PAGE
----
The First Steps

The following is a helpful checklist of the necessary processes when someone close to you passes away. We’re here for you during this difficult time and can step you through the entire arrangement process. Please contact us for assistance.

Many people die in a hospital or nursing home – and if this is this case the staff will handle most of the formalities. Also any next of kin will be advised what steps need to be taken.

Most public and some private hospitals will have their own mortuary and the deceased can be kept there until the body is transferred by a funeral director if you choose to appoint one.

If someone you know dies at home it’s important to try to stay calm and don’t jump to conclusions in the stress of the moment. 

If the person’s death was expected it’s likely that their doctor may have been in touch with you or other close friends or family to discuss what will happen, and you can call the doctor’s surgery to ask them visit as soon as possible. If the deceased doesn’t have a regular GP the police should be called instead. 

A doctor is needed to examine the body to attempt to ascertain the cause of death and write a medical certificate. A funeral cannot be arranged until this certificate has been completed.

It’s important to note that a doctor’s certificate of cause of death shouldn’t be confused with an official death certificate which will need to be issued by the Registry of Births, Deaths and Marriages in your state.

If you know the deceased had wished to donate their organs it’s important to move quickly as the process of donation needs to happen soon after death. 

If the person dies in a hospital the staff can check that the person is a registered donor via the Australian Organ Donor Register (The Donor Register lets authorised medical staff who have permission from the Australian Government check your donation information anywhere in Australia, 24 hours a day, seven days a week). 

Consent is always needed before donation can go ahead, so it’s important if you are considering organ donation to discuss the decision with your next of kin and those close to you so the decision to donate is upheld.

If a family member or friend dies and you’re arranging their funeral, there are many things to consider and several steps to take. The first thing to check is the will, if there is one, as it may have directions for funeral arrangements.

And if you know that the deceased has already chosen a funeral director be sure to check that they haven’t entered into a pre-paid funeral agreement before making any new arrangements.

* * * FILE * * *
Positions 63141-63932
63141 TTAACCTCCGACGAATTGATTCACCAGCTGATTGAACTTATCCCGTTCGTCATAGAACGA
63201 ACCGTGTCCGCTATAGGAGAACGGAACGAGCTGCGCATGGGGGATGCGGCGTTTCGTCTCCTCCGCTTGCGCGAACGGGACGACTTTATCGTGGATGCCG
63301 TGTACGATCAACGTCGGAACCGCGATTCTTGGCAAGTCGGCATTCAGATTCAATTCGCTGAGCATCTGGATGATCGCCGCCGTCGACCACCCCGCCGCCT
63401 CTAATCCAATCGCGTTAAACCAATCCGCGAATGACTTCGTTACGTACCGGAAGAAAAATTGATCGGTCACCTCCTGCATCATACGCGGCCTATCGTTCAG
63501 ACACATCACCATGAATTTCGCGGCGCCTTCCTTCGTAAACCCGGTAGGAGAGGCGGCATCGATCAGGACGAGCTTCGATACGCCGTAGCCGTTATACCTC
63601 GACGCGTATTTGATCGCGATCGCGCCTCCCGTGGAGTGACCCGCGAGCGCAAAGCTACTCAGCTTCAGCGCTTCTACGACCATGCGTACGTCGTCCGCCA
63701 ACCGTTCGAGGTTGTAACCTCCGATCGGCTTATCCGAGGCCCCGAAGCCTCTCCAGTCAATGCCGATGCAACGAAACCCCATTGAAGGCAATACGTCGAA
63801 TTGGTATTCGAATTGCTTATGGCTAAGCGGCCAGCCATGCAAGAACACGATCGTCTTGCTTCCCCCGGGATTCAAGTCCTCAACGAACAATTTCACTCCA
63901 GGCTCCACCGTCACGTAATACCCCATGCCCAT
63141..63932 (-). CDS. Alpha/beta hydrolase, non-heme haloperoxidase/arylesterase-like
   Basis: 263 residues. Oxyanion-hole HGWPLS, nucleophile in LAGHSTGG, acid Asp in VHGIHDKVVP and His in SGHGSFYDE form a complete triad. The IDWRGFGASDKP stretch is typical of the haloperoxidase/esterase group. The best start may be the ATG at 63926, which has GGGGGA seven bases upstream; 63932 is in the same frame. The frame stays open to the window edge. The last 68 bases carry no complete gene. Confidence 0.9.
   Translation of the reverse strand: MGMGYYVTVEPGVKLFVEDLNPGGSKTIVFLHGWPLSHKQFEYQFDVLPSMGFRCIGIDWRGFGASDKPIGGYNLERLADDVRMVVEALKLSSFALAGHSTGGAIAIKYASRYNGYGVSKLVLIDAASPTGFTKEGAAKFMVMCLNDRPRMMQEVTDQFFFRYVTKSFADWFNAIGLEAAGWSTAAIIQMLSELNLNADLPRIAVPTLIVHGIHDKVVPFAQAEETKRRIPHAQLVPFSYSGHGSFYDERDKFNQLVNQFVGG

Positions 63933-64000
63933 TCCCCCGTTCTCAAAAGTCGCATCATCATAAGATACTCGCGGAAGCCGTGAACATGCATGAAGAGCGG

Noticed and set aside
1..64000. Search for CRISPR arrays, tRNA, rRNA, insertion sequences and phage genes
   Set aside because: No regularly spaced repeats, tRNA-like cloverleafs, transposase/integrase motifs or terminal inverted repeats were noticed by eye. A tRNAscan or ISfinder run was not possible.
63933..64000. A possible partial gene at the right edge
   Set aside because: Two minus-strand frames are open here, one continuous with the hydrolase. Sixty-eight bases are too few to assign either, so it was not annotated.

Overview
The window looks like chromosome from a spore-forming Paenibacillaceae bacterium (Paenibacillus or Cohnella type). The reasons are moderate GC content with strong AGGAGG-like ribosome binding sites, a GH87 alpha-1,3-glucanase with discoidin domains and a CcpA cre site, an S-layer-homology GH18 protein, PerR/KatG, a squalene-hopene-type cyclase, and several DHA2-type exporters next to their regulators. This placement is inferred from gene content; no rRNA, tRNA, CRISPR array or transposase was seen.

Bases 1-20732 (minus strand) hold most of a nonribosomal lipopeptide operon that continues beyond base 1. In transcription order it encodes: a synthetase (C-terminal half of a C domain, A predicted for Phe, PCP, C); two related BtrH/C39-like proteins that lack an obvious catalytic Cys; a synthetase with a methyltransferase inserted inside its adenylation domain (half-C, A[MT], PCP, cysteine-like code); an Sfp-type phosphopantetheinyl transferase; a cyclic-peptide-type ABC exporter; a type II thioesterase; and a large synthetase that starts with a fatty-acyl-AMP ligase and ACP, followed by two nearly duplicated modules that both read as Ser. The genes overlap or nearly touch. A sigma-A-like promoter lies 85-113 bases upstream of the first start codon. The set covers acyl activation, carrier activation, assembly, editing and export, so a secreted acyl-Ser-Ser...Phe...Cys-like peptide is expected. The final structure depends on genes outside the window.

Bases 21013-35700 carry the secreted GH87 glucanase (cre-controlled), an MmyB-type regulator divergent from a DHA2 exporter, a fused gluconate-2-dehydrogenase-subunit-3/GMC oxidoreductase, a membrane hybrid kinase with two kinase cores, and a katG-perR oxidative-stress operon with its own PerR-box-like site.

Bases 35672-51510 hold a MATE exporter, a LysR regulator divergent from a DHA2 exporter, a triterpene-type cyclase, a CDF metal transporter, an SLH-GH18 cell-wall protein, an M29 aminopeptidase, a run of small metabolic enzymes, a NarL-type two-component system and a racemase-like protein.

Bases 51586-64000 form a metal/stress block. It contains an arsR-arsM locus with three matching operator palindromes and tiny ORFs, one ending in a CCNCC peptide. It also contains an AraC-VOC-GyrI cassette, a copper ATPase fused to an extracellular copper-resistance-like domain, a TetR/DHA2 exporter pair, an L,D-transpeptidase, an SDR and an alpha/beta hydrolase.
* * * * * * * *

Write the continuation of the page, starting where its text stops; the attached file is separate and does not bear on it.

However, the will by itself isn’t sufficient to ensure funeral directions are followed (it may also not be read until after the funeral). It’s the duty of the deceased’s executor to arrange the funeral and in cases where there is no will the senior next-of-kin will be called on to provide personal details of the deceased within one month of the death, so that the death certificate can be registered. 

According to the law the executor will take possession and custody of the body from the moment of death until it is buried or cremated. If there is no person willing to take responsibility, the funeral may be arranged through the government contractor.

Depending on your relationship with the deceased you may be eligible for government assistance. 

The Department of Human Services has a detailed list of ways to get financial support.

All deaths in Australia must be registered with the state or territory’s registry of births, deaths and marriages where the death occurred, and this is usually done by the funeral director

Once this is done a death certificate will be issued, which is needed in order to deal with the deceased person’s estate as well as to claim any insurance, superannuation as funeral benefits (if there are any) and to remove money from the person’s bank account if you didn’t have a joint bank account.

Who To Notify

Once you have the death certificate you can set about notifying all the institutions and places the deceased has had dealings with. This can include government departments, banks, telecommunications and utilities providers, local councils and any memberships the deceased had.

Click the button below for the Department of Human Services checklist:

Who To Notify

Helpful Resources

Mulqueen Family Funeral’s has put together a range of resources to help guide you through the funeral arrangement process. Our helpful guides include a checklist of organisations and people you may need to contact to assist in finalising your loved ones affairs, as well as lists of funeral personalisation choices to consider before your meeting with one of our staff. Our in depth Funeral Guide explains the processes and procedures involved in the organisation of a funeral, as well as the emotional symbolism and reason we choose to have a funeral.

Who To Notify (PDF)


Before We Meet (PDF)


Funeral Guide (PDF)


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